However, as anyone who has ever bought hand-painted yarn can tell you, when it's all wrapped up in a skein straight from the dyepot... the color can be a might deceptive.  You really need to re-skein it to get a better idea of what it will look like in a finished knitted item.  Here's the two yarns after drying and reskeining.
The Self-Striping, Mason Jar yarn:
And the Hand-Painted, Homeschool Friendly Yarn:

The handpainted yarn ended up just a tad lighter than I would have expected, probably because it wasn't exposed to as much dye as the mason jar yarn.  But both look good enough to eat! (Can't you just taste the rainbow?)  And the best part is that the kids were THRILLED with their hand-dyed product!  Each skein is about 450 yards of a superwash, nylon mix and will be just the thing for hand-knitted socks :)
Edited to add:  It's taken me a couple of months, but I now have the kid's handpainted yarn all knit up into socks, using the "Vanilla Latte" pattern on Ravelry.  I love the way the differently dyed yarns ended up looking!  Here is my daughter modeling her socks with an Eye of Partridge heel:

and my son, with his beloved, super bright warm feet:

My older kids (12 & 9) were just the right age for this kind of dyeing.  If you are trying this with littles, I would probably stick with the food-safe dyes (for their skin, and your sanity) - but I think all ages would enjoy a similar project!  I hope this post inspires you to do some dyeing of your very own :)  Enjoy!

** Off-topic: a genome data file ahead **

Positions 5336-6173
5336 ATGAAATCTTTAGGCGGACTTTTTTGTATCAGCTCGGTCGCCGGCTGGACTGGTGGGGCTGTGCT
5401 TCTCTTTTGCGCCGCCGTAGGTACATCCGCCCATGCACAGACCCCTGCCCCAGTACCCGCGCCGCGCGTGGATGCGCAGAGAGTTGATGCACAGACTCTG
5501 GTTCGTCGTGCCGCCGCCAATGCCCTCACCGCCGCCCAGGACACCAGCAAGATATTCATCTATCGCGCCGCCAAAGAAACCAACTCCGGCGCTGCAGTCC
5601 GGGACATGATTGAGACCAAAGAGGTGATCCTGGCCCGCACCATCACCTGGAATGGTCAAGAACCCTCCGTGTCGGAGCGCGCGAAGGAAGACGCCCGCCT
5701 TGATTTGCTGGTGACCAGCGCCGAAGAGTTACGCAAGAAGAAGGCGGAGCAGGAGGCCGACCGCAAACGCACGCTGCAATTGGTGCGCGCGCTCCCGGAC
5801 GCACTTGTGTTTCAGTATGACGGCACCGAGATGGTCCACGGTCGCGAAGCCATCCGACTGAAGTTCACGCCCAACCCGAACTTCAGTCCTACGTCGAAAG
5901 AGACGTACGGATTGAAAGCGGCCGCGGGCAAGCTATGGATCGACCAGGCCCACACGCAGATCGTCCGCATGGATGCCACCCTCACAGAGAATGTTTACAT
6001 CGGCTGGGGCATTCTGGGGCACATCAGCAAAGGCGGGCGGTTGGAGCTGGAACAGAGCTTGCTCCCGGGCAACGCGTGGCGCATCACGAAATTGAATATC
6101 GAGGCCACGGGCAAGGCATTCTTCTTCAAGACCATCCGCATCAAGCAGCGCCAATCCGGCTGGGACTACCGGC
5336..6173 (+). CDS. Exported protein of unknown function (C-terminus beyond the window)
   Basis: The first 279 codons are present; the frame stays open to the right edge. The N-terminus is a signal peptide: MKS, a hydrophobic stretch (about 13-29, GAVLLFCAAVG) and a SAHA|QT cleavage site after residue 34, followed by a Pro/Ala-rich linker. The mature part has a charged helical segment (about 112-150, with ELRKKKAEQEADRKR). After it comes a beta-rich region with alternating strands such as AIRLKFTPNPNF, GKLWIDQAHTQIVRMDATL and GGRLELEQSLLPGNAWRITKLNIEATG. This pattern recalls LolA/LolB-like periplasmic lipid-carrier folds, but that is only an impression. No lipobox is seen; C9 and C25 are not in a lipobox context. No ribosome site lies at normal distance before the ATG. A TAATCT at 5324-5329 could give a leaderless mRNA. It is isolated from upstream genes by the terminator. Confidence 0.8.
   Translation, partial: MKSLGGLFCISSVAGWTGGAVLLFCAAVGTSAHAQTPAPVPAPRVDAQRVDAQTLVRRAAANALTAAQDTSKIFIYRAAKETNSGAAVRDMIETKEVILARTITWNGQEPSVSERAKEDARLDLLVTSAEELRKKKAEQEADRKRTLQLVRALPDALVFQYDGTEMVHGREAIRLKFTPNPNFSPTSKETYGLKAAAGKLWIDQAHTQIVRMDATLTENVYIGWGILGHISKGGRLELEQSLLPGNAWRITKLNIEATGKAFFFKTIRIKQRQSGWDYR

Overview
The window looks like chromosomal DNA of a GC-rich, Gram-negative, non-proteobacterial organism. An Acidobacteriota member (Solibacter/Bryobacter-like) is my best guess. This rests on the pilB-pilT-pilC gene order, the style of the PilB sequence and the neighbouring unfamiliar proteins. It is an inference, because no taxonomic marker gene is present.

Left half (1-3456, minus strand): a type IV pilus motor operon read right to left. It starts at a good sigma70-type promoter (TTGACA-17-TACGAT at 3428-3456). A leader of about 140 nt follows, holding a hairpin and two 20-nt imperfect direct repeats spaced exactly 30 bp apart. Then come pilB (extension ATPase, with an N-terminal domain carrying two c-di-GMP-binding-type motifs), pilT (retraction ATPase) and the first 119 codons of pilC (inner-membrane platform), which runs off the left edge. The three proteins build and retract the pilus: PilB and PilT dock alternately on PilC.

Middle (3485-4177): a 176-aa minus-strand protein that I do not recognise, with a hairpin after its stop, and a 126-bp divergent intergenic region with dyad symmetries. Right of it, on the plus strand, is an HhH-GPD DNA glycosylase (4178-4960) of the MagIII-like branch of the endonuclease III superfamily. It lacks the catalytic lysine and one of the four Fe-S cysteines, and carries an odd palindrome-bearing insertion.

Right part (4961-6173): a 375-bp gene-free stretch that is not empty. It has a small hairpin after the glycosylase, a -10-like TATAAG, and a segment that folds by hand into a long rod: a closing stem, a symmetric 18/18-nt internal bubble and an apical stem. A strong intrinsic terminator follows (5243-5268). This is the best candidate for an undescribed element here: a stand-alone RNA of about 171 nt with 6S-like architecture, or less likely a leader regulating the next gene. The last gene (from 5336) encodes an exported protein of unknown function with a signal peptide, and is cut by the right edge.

Monday, March 10, 2014

Project Bags Galore

I've been hard at work updating my Etsy store with all of my favorite kinds of bags!  I love project bags... there is something so satisfying about a line of little bags stuffed full of knitting-in-progress lined up beside my favorite chair..... I like them with handles...... I like them with drawstrings... and I like them with zippers..... and I've sewed up a whole selection!
I have several things on sale, as well as coordinating zipper bags.. so come on over and maybe you will find something fun for your knitting to live in as well!

Monday, March 3, 2014

Lost No More! - {with free pattern}

I just love stitch markers… they turn even an ordinary knitting project into something special!  The only thing I don’t love about them is how easily I seem to lose them.  They slide off into neverland… into the bottom of project bags, and in between my couch cushions.  The solution?  Stitch marker sized traveling pouches!  I think these little pouches are so cute (and easy to sew!)